A Stanford professor arrested at LAX this week for carrying a World War II-era hand grenade said he put it in his luggage absentmindedly and he has been told the charges against him will be dropped.
Gary Walter Cox, 58, was arrested at Terminal 1 on Tuesday afternoon after TSA airport screeners discovered the grenade in his carry-on luggage. That forced the evacuation of the terminal’s checkpoint and prompted delays of more than two hours.
Cox, a political scientist who teaches electoral politics, was booked on a felony charge of possessing a destructive device in a public place. He was released on $500,000 bail later that evening, according to a spokesman for the Los Angeles County Sheriff’s Department.
About 800 passengers were affected by the delays, according to a statement from the Transportation Security Administration.
According to Cox, one of the arresting officers contacted him Friday to tell him the charges would be dropped.
A spokesman for the Los Angeles Police Department said he couldn't confirm that account. Officials at the district attorney’s office could not be reached.
Cox said both of his parents passed away in the past year, and he had flown to Los Angeles to gather his father’s effects and clear out his childhood home in Palos Verdes. He was on his way back to San Jose on Tuesday with his luggage full of mementos and heirlooms, including the Mk 2 grenade.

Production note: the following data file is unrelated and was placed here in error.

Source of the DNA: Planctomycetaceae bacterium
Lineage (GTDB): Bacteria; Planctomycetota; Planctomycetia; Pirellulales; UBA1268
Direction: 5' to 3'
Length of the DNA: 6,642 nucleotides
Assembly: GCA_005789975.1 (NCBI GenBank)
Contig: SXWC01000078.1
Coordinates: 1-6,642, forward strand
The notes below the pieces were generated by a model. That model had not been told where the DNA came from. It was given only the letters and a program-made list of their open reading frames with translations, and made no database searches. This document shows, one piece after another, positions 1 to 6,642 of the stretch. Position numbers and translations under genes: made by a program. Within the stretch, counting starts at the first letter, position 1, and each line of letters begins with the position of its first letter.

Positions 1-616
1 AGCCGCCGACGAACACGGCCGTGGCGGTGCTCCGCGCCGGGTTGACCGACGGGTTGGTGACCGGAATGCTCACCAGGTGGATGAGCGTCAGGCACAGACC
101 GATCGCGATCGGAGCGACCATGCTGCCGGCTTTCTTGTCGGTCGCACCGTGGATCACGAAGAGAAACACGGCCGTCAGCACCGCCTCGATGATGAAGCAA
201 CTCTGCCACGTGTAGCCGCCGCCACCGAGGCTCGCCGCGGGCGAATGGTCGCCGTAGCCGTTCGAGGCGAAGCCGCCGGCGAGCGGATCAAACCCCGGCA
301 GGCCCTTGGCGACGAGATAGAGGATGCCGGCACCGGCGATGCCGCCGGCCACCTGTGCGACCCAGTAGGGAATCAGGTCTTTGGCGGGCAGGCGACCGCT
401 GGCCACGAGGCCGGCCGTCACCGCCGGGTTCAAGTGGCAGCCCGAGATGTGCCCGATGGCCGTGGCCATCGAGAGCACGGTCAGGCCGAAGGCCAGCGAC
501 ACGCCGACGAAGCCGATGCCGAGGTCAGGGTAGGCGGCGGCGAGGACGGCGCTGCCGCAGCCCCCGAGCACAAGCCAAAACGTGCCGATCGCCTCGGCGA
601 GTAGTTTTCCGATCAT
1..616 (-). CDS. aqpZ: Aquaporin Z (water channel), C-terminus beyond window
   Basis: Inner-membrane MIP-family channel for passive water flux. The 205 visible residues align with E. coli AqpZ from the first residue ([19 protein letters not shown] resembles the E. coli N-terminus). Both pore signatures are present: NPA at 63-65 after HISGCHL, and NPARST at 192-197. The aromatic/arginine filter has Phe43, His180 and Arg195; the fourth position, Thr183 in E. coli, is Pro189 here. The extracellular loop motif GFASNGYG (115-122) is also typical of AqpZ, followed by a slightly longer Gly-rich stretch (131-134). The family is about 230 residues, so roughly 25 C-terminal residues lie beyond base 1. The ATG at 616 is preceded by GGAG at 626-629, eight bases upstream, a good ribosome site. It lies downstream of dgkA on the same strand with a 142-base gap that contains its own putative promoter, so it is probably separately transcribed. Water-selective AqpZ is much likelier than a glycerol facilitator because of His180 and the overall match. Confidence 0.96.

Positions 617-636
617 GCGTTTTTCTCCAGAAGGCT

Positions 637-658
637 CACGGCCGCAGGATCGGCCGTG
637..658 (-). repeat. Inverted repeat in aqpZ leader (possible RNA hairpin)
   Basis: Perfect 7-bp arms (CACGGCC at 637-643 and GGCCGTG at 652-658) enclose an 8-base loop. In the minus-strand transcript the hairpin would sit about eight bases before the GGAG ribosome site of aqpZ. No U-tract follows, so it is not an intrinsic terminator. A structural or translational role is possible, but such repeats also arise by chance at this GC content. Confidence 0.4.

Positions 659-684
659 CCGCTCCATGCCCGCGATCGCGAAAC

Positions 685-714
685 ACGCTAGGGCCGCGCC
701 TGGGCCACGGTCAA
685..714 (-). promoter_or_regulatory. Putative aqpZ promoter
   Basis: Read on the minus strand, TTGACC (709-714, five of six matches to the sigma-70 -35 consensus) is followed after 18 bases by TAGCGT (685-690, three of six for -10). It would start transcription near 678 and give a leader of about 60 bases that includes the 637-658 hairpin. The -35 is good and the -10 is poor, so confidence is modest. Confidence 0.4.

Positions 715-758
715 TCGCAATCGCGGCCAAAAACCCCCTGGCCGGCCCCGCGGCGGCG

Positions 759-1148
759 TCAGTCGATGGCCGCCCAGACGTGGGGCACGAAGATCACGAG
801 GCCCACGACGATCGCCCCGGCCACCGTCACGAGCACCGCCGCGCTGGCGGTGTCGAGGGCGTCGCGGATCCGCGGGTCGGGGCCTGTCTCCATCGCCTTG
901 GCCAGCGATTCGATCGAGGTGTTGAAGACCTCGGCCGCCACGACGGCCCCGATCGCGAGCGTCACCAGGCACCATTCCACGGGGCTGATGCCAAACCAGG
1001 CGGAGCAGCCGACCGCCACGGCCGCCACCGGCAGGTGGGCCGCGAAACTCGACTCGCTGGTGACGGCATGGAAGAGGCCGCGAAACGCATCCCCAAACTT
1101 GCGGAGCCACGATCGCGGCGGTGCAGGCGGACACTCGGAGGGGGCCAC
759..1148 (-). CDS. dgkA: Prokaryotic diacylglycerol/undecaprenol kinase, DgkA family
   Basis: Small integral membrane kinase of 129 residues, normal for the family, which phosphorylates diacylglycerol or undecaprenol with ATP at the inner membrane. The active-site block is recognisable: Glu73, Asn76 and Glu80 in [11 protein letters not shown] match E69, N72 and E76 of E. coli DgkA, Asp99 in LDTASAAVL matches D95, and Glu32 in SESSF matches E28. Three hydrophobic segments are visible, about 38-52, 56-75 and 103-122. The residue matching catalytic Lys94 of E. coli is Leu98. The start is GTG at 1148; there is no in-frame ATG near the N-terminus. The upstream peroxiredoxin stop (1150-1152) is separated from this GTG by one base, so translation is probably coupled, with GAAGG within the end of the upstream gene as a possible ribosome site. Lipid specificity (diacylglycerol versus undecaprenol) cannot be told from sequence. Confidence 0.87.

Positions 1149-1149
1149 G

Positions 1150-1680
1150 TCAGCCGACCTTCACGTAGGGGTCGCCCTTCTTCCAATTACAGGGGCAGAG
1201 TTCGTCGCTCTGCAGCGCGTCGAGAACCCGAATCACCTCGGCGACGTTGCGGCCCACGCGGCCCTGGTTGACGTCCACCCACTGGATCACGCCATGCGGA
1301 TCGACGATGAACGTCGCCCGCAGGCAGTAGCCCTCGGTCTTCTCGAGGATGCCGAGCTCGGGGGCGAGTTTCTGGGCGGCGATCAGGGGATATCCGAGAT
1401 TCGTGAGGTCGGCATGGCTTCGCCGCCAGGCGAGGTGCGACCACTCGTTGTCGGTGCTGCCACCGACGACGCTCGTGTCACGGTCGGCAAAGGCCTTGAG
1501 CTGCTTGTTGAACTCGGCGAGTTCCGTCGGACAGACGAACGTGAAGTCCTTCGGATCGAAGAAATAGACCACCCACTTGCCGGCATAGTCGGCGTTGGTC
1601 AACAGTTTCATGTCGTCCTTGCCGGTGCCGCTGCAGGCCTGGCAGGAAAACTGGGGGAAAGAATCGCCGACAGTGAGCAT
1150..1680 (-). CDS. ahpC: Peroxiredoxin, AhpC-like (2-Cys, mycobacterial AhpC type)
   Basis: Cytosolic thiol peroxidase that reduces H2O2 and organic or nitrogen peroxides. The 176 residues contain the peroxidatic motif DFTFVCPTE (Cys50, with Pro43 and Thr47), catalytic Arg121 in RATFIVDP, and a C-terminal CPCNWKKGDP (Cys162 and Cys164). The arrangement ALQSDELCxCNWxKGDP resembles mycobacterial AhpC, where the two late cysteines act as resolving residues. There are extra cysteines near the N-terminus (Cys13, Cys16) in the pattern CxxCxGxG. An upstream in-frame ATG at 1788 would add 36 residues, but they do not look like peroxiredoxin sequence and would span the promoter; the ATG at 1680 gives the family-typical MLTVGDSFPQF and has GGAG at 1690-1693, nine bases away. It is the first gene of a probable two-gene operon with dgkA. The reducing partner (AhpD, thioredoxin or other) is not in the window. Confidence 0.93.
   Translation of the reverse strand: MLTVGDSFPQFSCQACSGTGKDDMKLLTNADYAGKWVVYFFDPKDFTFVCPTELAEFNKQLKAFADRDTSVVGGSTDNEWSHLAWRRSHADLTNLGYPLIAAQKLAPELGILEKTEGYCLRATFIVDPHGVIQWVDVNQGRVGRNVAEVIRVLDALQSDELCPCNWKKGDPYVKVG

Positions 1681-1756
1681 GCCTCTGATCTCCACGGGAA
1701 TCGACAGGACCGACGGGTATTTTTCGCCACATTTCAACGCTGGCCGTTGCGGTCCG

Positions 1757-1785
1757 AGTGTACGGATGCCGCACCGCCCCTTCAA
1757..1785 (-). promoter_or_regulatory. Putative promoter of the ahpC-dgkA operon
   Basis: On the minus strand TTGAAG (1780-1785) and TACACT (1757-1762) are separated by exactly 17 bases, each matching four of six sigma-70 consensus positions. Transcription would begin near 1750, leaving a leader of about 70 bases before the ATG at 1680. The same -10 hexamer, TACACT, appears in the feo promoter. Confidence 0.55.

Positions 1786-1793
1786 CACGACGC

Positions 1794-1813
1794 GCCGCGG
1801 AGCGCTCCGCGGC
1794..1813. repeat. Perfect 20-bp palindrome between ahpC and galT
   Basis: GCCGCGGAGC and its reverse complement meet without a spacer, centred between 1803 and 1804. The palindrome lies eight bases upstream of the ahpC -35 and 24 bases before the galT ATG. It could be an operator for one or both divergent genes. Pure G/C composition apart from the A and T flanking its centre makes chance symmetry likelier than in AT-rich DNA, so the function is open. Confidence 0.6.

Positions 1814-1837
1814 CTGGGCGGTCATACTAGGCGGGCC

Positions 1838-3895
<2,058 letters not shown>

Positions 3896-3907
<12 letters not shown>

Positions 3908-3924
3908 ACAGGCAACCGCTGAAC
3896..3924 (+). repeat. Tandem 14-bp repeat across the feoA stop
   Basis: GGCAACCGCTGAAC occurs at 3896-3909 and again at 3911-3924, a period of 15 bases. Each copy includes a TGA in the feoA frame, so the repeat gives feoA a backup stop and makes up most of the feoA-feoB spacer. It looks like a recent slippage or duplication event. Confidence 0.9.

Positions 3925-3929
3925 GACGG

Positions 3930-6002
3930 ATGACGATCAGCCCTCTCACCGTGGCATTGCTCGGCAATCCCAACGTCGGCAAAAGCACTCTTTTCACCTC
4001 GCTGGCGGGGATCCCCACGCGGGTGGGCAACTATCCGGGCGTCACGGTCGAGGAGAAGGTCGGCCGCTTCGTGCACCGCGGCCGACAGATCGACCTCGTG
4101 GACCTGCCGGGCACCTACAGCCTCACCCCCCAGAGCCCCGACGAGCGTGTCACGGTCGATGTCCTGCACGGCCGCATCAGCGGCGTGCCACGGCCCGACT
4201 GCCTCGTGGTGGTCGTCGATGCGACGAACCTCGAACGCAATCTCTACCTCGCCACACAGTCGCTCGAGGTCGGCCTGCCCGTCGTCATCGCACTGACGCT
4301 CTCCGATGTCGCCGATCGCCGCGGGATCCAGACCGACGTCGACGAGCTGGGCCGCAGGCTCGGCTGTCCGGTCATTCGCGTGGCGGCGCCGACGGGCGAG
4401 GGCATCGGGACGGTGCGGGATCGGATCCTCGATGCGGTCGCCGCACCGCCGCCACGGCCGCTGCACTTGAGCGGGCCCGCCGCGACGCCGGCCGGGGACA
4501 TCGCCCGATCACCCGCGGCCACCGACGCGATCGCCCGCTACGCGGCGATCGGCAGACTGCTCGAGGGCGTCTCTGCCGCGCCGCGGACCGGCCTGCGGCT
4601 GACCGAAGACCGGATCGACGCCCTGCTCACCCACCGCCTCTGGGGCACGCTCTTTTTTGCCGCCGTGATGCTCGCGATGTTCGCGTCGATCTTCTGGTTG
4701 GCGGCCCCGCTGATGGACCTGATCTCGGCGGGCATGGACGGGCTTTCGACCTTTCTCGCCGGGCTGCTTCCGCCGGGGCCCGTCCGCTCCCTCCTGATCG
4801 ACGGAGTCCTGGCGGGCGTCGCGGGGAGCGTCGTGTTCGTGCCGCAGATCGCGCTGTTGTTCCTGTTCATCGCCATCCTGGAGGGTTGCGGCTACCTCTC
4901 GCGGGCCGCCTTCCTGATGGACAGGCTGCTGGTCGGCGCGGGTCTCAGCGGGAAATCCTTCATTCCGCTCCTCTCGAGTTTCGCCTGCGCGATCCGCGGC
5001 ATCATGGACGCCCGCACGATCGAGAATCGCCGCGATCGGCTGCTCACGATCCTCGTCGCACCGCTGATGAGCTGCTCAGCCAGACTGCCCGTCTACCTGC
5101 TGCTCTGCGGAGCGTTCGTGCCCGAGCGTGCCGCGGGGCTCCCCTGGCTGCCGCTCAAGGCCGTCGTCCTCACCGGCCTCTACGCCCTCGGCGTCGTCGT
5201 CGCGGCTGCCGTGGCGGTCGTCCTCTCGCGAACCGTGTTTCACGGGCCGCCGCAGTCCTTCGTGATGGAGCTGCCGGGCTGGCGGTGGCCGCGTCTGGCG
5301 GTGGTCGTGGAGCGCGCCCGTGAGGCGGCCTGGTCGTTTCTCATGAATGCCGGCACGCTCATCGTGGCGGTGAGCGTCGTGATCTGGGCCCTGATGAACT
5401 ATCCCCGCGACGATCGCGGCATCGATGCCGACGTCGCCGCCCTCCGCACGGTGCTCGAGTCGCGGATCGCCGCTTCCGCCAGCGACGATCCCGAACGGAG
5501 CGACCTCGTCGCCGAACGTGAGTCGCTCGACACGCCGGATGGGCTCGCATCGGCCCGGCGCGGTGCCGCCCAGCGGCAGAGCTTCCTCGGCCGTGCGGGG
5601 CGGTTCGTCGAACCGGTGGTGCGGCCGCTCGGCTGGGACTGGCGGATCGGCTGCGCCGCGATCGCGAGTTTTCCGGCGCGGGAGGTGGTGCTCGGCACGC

“At first, I didn’t even remember that I had it in there," Cox told The Times on Saturday. "It took me quite a long while peering at the screen before I understood what it was.”
Cox says he never suspected the seemingly defunct grenade could be live. His father, a retired captain in the U.S. Navy who served in the Pacific during World War II, used it as a paperweight for decades. On occasion, he even pulled out the pin and removed the handle to peer inside.
Cox’s 23-year-old son had requested the item as a way to remember his grandfather.
Instead, Cox said, an LAPD bomb squad was called in to remove and destroy the grenade.
“If I’d thought about it at all, I wouldn’t have put it into my carry-on luggage,” Cox said, calling it an honest mistake. “I was surprised to hear that it had some oomph left in it.”
Perhaps the airport confiscation was for the best, he mused: "I think [my son] would've liked to have it, but if in fact it hadn't been properly cleared out, then it's probably better that he didn't."
Nor is he likely to be the last. The agency says security screeners discover inert grenades in luggage on a weekly basis.